On Tuesday, Advanced Micro Devices (AMD) announced its new graphics card lineup, the Radeon RX 500 Series. There are four new units, out of which only the Radeon RX 580 and RX 570 are available now. The Radeon RX 550 debuts on April 20 and the 560 in May.
The tech giant’s new graphic units will serve as an upgrade to last-generation Radeon RX 400 cards, and any solutions that are already outdated. AMD says 9 out of 10 players have systems that cannot handle new experiences like VR and 4K gaming.
The Radeon RX 500 Series is made up of entry-level offerings, with the RX 550 priced $79 at its lowest. The mid-range RX 580 costs $229 and competes against Nvidia’s GeForce GTX 1060. AMD partners include MSI, Asus, Sapphire, among others.
The RX 580 and the RX 570 will redefine the midrange market
AMD’s highest-performing card, the Radeon RX 580, has 2304 stream processors, 5.7 billion transistors, and 6.17 teraflops. It has a 256-bit memory bus width, and it comes in 8 GB and 4 GB VRAM configurations.
The base clock on the RX 580 is 1257 MHz while overclocking pushes almost an extra 100 MHz up to 1340. Like all other products in the lineup, it is manufactured under next-gen Polaris architecture standards.
The Radeon RX 570 is the next one in line, and it has 2048 stream processors, the same transistor count as its big brother, but only 5.1 teraflops. Memory bus width is also identical to the 580, but AMD offers it with 4 GB VRAM exclusively.
Of course, as a lower tier GPU, clock speeds come at lower rates. The core clock hits 1168 MHz frequencies and 1244 MHz while boosted. TDP is 150W, 35W less than the RX 580.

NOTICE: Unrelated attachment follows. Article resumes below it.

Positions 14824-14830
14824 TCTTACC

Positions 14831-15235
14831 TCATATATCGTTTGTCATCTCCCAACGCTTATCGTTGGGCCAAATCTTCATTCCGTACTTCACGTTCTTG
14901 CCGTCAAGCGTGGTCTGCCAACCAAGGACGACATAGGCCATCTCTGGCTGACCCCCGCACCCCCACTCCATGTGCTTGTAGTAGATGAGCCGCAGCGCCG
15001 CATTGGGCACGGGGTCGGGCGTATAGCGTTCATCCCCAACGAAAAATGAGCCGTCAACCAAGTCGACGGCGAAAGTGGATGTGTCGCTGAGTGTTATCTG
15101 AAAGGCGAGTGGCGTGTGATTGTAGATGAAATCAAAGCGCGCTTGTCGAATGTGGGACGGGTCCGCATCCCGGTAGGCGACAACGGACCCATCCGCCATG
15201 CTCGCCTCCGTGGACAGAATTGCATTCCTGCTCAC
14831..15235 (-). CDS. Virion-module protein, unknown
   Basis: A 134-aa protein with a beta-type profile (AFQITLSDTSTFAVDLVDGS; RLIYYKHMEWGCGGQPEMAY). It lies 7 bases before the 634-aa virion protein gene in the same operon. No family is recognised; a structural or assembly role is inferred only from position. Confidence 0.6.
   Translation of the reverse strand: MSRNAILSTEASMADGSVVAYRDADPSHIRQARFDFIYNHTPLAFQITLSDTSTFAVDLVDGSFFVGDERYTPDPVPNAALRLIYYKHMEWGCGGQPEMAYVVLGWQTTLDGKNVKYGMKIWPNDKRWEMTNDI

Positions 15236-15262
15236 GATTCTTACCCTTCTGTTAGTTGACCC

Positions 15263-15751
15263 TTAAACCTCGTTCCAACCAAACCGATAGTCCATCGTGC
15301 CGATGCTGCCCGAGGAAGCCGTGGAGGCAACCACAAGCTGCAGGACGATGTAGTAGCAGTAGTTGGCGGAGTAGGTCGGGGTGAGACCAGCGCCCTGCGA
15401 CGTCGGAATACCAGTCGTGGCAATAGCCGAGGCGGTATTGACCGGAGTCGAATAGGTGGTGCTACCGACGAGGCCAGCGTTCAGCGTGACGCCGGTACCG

The RX 550 is a decent gaming card, and it sells for $79
Next up there is the RX 560, which has half the stream processors of the RX 570, 3 billion transistors, and only around 2 TFLOPs of performance. AMD also halved memory bus width on this card, now sitting at 128 bits and only 4 GB of GDDR5 VRAM.
This new Polaris unit will usually reach up to 1175 MHz and 1275 MHz when overclocked. It delivers an efficient 1080p gaming experience, 57% better than the equivalent last-gen R7 360.
Last but not least, the Radeon RX 550 has only 512 stream processors, but it offers a pro alternative to integrated graphics, particularly for those looking into PC gaming doorways.
At 2.2 billion transistors and only 2 GB of VRAM, the RX 550 offers clock speeds up to 1183 MHz and compatible with HEVC and 4K playback. All units of the 500 Series support DirectX 12, Vulkan, Radeon Chill, Radeon Free Sync, and Radeon ReLive.
The 8 GB RX 580 sells for $229, and the 4 GB version has a $199 price tag. The RX 570 costs $169, while the RX 560 hits sub-$100 figures at $99. Finally, the RX 550 is the most accessible with a $79 price tag.
AMD partners modify the cards they receive with their enhancements, so prices only go up from there depending on each company’s specifications. The 580 and 570 are readily available, but the 560 launches on Thursday and the 550 in May.